ODM leader Raila Odinga and ANC party leader Musalia Mudavadi at Bukhungu Stadium, Kakamega, in a past function. [Benjamin Sakwa, Standard]

The bad blood between former comrades Musalia Mudavadi and Raila Odinga was evident today when Mudavadi announced he would not attend Raila’s much-touted AzimioLaUmoja launch at Kasarani, Nairobi tomorrow.

“Regrettably, I will not be able to attend because of personal engagements,” said Mudavadi in a statement on his Twitter account.

The ANC leader said although Raila is a worthy competitor, he wishes him well because tomorrow will clearly be his [Raila’s] day in the sun.

He said, “I have just received an official invitation to Azimio la Umoja Convention. As noted herein, the invitation was addressed in my personal capacity as ANC Party Leader and not OKA Principal. Regrettably, I will not be able to attend because of personal engagements.”

Musalia’s remarks come amid claims that all the OKA principals will snub the event.

 Wiper’s Kalonzo Musyoka is in Juba, South Sudan. So far, there is no word whether Ford-Kenya’s Moses Wetangula will attend.

It was also expected that president Uhuru Kenyatta would attend the event but he is in Tanzania for their 60th Independence Day celebrations.

Raila is expected to declare his presidential bid during the declaration.

The party is looking to attendance by 10,000 delegates drawn from ODM and Jubilee, across the country while 50,000 supporters are expected to come on their own from Nairobi and neighbouring counties.

ODM director of elections Junet Mohammed says they have been forced to limit the number of invited guests from each of the 1,450 wards to five people to create room for other guests.

“We have invited five people from each ward; that will be about 7,000. We also have about 3,000 special guests. The other 50,000 are open for supporters of ODM, Jubilee and other parties supporting Azimio La Umoja,” he said.

“Invitations are going on. We have invited dignitaries from outside the country, including former presidents. Remember this man is African Union High Representative for Infrastructure Development.”

Mudavadi has been at loggerheads with Raila accusing him of being ‘dishonest on sharing of political parties’ funds among the former NASA parties’.

He has on various occasions accused his competitors of trying to link him with the “failures” of the Jubilee administration.

In a thinly veiled attack against Raila, Mudavadi said those linking him to the Jubilee administration were already in bed with the government.

Although Mudavadi, who is also the former Deputy Prime Minister, has been under pressure to step down and throw his weight behind Raila, he has vowed to go all the way to the ballot in his quest for the presidency.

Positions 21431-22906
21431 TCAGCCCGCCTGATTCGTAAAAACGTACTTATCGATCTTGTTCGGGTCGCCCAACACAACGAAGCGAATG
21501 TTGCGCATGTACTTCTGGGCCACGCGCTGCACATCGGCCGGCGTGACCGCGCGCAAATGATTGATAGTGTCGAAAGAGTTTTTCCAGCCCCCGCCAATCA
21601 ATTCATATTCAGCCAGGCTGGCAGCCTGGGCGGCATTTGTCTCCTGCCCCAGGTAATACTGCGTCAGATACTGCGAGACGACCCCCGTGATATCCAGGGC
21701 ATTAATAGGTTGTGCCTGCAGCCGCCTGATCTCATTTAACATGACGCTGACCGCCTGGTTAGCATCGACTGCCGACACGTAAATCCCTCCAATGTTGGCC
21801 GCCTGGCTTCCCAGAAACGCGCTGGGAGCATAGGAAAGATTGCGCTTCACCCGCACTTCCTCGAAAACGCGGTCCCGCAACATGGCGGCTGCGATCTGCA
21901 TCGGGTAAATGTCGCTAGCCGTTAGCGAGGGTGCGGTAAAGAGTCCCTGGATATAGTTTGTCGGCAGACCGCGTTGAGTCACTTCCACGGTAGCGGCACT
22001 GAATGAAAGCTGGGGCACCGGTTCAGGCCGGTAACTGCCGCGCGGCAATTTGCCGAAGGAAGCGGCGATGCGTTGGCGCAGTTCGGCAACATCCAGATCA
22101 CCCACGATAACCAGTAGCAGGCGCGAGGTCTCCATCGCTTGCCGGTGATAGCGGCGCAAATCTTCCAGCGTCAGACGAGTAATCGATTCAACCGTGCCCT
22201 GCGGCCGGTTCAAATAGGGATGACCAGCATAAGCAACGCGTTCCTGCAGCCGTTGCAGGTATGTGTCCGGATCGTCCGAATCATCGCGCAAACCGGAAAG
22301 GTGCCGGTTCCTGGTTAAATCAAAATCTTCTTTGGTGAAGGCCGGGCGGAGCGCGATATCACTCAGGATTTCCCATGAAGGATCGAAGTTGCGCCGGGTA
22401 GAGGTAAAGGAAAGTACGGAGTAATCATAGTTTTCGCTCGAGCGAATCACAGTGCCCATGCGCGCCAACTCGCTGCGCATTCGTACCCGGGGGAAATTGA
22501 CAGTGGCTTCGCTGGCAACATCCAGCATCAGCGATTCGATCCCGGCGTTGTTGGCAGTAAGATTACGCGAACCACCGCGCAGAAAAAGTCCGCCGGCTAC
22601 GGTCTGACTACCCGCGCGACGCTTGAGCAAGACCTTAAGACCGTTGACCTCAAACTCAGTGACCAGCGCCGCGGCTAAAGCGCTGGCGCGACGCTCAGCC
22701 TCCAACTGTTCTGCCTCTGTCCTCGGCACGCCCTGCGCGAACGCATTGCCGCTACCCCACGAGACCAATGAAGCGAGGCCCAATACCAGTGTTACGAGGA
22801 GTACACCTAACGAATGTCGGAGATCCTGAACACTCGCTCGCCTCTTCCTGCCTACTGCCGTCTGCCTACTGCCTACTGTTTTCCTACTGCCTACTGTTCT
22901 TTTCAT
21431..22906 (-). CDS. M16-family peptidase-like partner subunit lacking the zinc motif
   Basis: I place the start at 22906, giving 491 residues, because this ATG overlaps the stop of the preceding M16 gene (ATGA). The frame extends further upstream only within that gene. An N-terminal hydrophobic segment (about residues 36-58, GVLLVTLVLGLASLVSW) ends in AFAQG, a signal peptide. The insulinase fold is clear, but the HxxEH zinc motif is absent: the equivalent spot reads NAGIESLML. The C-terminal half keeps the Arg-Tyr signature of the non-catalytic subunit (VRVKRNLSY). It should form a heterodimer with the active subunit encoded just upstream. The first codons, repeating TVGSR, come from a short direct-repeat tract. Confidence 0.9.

This leaves him with the staggering task of locking Raila and Deputy President William Ruto out of his Western stronghold.

Unlike Raila and Ruto who enjoy a huge following in their respective backyards of Nyanza and Rift Valley, Mudavadi does not enjoy majority support in his Western backyard.

Luhya is the second most populous ethnic group after the Kikuyu. Apart from the two million voters in Western, there is an estimated one million Luhya voters in other parts of the country.

The headache for Mudavadi is that Luhyas have backed Raila over the years and Ruto is slowly making inroads in Western. Worse, Luyha politicians are divided between backing him, Raila and Ruto.

The challenge for Mudavadi is how he will rally the Western bloc without being seen as using the ethnic card and at the same time maintain a national outlook.

Meanwhile, Raila has dismissed claims of engaging in early campaigns as baseless and unfounded.

Speaking when he met defectors to the Orange Party at Chungwa House, including Marsabit Woman representative Saphia Sheikh Adan, Raila defended his Azimio la Umoja rallies terming them non-political and only meant to unite Kenyans.

“Azimio la Umoja is basically a consultation with Kenyans. I don’t know how that can be interpreted as campaigning,” Raila said yesterday.

He noted that, unlike his competitors, ODM had not picked a presidential candidate, yet, and that his ‘campaigning’ was not factual.

“We have been consulting people around the country. We have been asking people what they want. That cannot be remotely interpreted as early campaigns,” he added.